One of the reasons that international tourists visit Australia is to see the country’s astounding array of wildlife. Australia’s animals range from the impossibly cute (wombat) to the incredibly dangerous (box jellyfish). It’s also home to a lot of endangered and vulnerable species, which are often very region specific. Let’s look at some of the animals in Western Australia that need immediate action to save them from extinction.
- Western Swamp Tortoise
According to the Australian Government, there are only 200 of these tortoises left in Australia. As one would imagine from the name, the western swamp tortoise is only found in Western Australia; more specifically, near the capital city of Perth.
You might be relieved to know that man is not the only culprit in the tortoises’ dwindling numbers – at least, not directly. The wetlands in which it lives receive less rainfall every year, which means that its habitat is drying up. Rampant fires – of which there are, currently, many – also do their bit to deprive the tortoises of their home.
Fortunately, the Western Swamp Tortoise Recovery Team has taken up the challenge to save this ancient creature. Some of the recovery projects include introducing the tortoises to nature reserves with suitable wetlands, and breeding programmes at Perth Zoo. Education is the cornerstone of most conservation efforts, and the team has implemented many such programmes around the region.
Its name is brilliant, is it not? Who couldn’t love a little animal called a numbat? They’re very cute marsupials that are indigenous to a tiny area of southwest Western Australia. This area includes eucalyptus forests and grasslands. They eat termites, so they have the same slightly freaky long, thin tongues as anteaters.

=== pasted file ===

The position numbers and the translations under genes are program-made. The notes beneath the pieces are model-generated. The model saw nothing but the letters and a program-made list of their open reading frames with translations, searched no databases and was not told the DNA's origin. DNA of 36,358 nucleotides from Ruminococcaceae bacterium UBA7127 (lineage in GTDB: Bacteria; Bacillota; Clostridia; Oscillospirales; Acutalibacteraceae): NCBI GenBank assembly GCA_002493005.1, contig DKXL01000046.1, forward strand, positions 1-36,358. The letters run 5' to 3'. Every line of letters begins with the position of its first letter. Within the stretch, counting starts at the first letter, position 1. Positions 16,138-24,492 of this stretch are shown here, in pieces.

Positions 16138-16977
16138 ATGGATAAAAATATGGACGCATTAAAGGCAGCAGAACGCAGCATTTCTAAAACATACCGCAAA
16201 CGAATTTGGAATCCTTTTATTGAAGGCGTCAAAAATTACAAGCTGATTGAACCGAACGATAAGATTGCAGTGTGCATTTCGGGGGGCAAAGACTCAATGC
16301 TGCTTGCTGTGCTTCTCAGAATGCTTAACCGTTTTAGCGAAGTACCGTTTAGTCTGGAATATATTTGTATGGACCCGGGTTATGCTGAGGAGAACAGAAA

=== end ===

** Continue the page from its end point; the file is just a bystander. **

According to the Wildlife Preservation Society of Australia, there are about 1000 numbats left in the wild. They tend to fluctuate between endangered and vulnerable on endangered species lists. Like the western swamp tortoise, numbats have a special recovery team, (also) unimaginatively called the Numbat Recovery Team. The team works to control the number of predators that feed on numbats, manage its remaining habitat, and supports breeding programmes at Perth Zoo. There is also a radio tracking programme to monitor populations.
Another cute name for another cute critter (and, another marsupial). According to Arkive, a website dedicate to conservation efforts around the world, dibblers are about as rare as it’s possible to get without being extinct. In fact, it was thought to be extinct until it was spotted in 1967. It’s still critically endangered, however.
It’s a tiny, freckled little thing that loves nothing more than foraging and climbing trees. It doesn’t have many natural predators, but thanks to humans, it’s hunted by cats and foxes (australianfauna.com). The Department of Conservation and Land Management is working hard to manage its risk of predation and establish a safe, predator-free habitat on Escape Island (Arkive).
The good news
In September 2012, Western Australia’s Environment Minister announced that more than AU$3 million would be allocated to various conservation projects in the territory, including those to save the western swamp tortoise and dibbler.
Written by Sandy Cosser on behalf of Now Learning, a tertiary education portal that promotes a variety of study opportunities in Western Australia.